Far-right AfD in Germany's parliament 'a worrying shift': Singapore DPM Tharman Shanmugaratnam

Alternative for Germany's (from left) Joerg Meuthen, Alexander Gauland,  Alice Weidel and  Frauke Petry prior to news conference in Berlin on Sept 25, 2017.
Alternative for Germany's (from left) Joerg Meuthen, Alexander Gauland, Alice Weidel and Frauke Petry prior to news conference in Berlin on Sept 25, 2017.PHOTO: EPA-EFE

SINGAPORE - Singapore's Deputy Prime Minister Tharman Shanmugaratnam on Monday (Sept 25) expressed concern about the ascension of the anti-Muslim Alternative for Germany (AfD) to the German parliament, even though the party won only 12.6 per cent votes in Sunday's national election.

On his Facebook page, Mr Tharman said although Chancellor Angela Merkel, whose conservative bloc emerged victorious, will lead the country, the election results were a major setback "for her, for Germany, and for the politics of moderation".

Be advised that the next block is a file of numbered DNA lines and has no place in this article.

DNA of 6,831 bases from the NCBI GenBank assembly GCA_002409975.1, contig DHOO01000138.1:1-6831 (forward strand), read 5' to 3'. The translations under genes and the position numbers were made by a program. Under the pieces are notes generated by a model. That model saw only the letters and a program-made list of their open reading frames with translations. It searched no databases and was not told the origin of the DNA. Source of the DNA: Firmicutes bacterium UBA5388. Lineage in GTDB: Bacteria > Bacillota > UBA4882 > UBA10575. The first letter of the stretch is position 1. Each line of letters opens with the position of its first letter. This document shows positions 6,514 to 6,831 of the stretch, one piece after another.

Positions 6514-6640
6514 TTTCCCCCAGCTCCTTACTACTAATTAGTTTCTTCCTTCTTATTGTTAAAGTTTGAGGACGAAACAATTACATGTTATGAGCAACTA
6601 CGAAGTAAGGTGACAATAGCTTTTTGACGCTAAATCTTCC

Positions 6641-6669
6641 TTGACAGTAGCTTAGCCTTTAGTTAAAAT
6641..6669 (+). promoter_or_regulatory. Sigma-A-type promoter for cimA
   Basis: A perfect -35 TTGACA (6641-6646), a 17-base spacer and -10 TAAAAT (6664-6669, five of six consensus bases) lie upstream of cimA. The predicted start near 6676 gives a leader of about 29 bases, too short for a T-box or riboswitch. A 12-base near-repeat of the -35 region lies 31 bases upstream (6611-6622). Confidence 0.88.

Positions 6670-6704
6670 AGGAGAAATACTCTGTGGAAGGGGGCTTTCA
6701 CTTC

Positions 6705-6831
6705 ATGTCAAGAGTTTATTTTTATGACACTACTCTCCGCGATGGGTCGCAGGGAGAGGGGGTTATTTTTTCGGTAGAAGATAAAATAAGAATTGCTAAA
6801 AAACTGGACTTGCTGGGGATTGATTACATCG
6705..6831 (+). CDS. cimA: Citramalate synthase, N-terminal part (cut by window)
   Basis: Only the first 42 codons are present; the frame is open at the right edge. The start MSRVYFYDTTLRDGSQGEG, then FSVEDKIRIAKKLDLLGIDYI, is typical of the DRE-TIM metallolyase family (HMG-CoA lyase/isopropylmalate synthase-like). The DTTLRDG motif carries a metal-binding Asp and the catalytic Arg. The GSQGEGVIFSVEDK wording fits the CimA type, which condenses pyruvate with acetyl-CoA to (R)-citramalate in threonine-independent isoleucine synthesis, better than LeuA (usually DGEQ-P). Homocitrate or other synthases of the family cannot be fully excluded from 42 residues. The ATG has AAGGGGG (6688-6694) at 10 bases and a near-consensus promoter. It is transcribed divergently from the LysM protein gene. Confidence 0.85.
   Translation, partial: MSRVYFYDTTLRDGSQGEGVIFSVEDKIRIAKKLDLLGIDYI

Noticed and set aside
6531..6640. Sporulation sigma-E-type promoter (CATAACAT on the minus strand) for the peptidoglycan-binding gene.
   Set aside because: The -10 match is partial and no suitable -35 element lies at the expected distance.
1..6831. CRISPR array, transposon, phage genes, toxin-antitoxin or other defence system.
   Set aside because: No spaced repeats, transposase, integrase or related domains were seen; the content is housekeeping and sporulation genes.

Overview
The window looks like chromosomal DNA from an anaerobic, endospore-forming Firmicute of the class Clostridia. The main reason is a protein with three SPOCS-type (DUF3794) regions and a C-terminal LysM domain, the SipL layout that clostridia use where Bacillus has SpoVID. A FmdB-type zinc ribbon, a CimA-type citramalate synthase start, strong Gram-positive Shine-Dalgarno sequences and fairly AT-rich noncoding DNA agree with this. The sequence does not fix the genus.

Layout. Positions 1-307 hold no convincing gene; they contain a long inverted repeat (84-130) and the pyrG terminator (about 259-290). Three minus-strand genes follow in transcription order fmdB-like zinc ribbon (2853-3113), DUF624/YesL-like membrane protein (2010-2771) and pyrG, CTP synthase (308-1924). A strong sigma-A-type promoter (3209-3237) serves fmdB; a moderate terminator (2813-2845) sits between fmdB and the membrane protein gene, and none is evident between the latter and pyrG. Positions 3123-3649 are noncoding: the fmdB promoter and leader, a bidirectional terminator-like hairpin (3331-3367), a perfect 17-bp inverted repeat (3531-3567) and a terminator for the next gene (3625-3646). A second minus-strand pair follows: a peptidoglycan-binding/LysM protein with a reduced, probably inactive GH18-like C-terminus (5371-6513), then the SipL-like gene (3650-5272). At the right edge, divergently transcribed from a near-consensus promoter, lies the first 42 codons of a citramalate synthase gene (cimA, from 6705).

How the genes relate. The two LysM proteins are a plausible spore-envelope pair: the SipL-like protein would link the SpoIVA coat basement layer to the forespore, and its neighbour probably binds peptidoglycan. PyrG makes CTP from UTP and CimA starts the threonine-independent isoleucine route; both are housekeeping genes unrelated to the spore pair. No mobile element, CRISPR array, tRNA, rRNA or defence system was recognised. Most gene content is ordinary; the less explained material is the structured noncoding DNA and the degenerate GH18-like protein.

"The two anchor parties in German politics - Merkel's conservatives and the Social Democrats - are both weaker than they have been in six decades. The extreme right Alternative for Germany (AfD) is now the third-strongest party, riding on the unhappiness over the sudden influx of refugees," he wrote.

Dr Merkel's conservatives took 33 per cent of the vote, down 8.5 points from the 2013 election and plunging to its lowest level since 1949.

The election spelt a breakthrough for the far-right AfD, which became the third strongest party and vowed to "go after" Dr Merkel over her migrant and refugee policy.

"It is the first time since the early days of postwar Germany that a far-right party will be in the Bundestag, Germany's parliament - a worrying shift, and a challenge to the moderation and consensus-driven culture of Germany's political landscape," he noted.

Mr Tharman also reproduced a quick assessment by German newspaper Der Spiegel on the election outcome.

"That will have consequences in the form of clashes, provocations and scandalous rhetoric," Der Spiegel wrote.

"From the beginning, the AfD will do all it can to ensure that it returns to parliament four years from now - and for that to happen, German society must remain divided. That will be the focus of the AfD caucus in the Bundestag."